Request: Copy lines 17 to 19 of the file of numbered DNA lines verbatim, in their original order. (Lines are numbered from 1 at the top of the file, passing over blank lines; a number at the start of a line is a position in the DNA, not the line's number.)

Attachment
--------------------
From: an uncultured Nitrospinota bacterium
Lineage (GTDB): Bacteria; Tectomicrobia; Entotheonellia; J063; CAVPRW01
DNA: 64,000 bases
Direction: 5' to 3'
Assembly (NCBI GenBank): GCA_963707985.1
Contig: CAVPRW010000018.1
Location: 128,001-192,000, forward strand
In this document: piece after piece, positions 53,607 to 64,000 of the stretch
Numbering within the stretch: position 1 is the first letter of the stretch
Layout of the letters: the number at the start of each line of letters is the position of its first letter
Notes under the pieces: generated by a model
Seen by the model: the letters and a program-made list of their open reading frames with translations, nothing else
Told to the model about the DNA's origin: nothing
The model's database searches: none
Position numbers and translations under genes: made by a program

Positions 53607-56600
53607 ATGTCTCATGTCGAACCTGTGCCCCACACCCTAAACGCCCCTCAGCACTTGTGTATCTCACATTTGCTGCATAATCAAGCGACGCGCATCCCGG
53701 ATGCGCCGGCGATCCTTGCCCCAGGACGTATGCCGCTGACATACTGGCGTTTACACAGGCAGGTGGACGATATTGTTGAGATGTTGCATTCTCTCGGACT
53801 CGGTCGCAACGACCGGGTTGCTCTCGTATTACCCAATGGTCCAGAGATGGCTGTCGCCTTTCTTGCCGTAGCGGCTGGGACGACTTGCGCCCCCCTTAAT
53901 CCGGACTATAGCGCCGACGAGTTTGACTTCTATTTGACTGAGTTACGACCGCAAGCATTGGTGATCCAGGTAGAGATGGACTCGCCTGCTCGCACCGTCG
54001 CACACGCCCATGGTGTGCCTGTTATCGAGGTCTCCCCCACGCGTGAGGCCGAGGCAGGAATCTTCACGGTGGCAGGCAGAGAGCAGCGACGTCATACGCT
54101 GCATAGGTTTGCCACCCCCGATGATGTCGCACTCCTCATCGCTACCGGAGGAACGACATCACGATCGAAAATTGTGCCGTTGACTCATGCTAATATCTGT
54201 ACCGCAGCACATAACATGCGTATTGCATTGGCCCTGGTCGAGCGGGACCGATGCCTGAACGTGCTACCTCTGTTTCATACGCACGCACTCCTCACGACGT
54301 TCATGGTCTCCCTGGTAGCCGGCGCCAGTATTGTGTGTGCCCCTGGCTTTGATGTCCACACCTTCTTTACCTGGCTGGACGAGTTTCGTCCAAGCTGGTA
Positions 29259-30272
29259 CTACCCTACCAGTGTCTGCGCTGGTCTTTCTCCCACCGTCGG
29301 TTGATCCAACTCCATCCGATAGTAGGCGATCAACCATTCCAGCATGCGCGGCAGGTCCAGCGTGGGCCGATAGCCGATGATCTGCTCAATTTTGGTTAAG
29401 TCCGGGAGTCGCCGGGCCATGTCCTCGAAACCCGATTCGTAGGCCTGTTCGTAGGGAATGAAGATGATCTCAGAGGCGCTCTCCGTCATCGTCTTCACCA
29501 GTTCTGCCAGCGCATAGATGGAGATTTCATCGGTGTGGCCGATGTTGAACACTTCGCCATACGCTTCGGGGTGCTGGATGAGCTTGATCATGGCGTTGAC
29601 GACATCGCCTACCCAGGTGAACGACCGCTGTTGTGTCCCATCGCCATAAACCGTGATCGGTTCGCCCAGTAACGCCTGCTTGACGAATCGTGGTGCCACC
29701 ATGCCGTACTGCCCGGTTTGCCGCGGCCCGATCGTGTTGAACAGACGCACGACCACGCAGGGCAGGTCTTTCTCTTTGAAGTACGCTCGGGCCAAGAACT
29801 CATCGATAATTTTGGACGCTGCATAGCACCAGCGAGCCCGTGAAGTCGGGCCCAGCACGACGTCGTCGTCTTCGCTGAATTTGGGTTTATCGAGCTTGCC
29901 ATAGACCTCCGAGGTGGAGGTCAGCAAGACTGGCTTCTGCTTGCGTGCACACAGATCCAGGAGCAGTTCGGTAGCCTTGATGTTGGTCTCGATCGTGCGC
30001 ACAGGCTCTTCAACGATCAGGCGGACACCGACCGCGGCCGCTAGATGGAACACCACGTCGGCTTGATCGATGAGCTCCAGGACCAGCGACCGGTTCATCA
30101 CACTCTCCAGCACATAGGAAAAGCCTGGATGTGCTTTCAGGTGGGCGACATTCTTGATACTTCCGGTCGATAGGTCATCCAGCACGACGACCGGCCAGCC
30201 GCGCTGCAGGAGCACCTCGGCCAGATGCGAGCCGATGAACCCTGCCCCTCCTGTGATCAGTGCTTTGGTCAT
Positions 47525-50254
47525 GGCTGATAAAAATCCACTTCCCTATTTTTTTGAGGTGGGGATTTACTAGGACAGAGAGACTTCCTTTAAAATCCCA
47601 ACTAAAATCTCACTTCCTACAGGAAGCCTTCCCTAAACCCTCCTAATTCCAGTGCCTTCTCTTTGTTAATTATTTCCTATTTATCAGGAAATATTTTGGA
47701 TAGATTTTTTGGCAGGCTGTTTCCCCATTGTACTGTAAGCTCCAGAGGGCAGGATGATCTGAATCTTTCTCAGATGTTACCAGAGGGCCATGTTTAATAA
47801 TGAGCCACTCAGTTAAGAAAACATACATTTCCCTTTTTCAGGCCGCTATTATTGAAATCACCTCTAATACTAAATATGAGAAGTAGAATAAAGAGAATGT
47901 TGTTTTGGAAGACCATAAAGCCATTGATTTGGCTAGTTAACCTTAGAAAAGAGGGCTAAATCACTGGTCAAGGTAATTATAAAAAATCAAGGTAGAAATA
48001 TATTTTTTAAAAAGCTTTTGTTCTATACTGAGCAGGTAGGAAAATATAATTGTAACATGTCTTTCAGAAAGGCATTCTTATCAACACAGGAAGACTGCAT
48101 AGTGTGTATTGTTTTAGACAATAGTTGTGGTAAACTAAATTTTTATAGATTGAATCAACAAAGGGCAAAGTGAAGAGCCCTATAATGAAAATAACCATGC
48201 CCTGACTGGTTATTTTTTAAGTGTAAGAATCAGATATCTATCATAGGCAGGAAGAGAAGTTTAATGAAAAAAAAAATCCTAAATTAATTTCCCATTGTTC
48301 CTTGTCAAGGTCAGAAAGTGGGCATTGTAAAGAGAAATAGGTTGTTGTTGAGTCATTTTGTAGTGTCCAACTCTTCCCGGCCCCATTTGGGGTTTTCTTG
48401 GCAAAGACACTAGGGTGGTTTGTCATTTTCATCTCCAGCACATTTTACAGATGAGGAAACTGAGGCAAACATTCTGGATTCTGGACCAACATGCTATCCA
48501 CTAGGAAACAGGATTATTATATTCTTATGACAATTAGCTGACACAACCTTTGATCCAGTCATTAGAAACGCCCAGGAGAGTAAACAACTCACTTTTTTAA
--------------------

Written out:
53607 ATGTCTCATGTCGAACCTGTGCCCCACACCCTAAACGCCCCTCAGCACTTGTGTATCTCACATTTGCTGCATAATCAAGCGACGCGCATCCCGG
53701 ATGCGCCGGCGATCCTTGCCCCAGGACGTATGCCGCTGACATACTGGCGTTTACACAGGCAGGTGGACGATATTGTTGAGATGTTGCATTCTCTCGGACT
53801 CGGTCGCAACGACCGGGTTGCTCTCGTATTACCCAATGGTCCAGAGATGGCTGTCGCCTTTCTTGCCGTAGCGGCTGGGACGACTTGCGCCCCCCTTAAT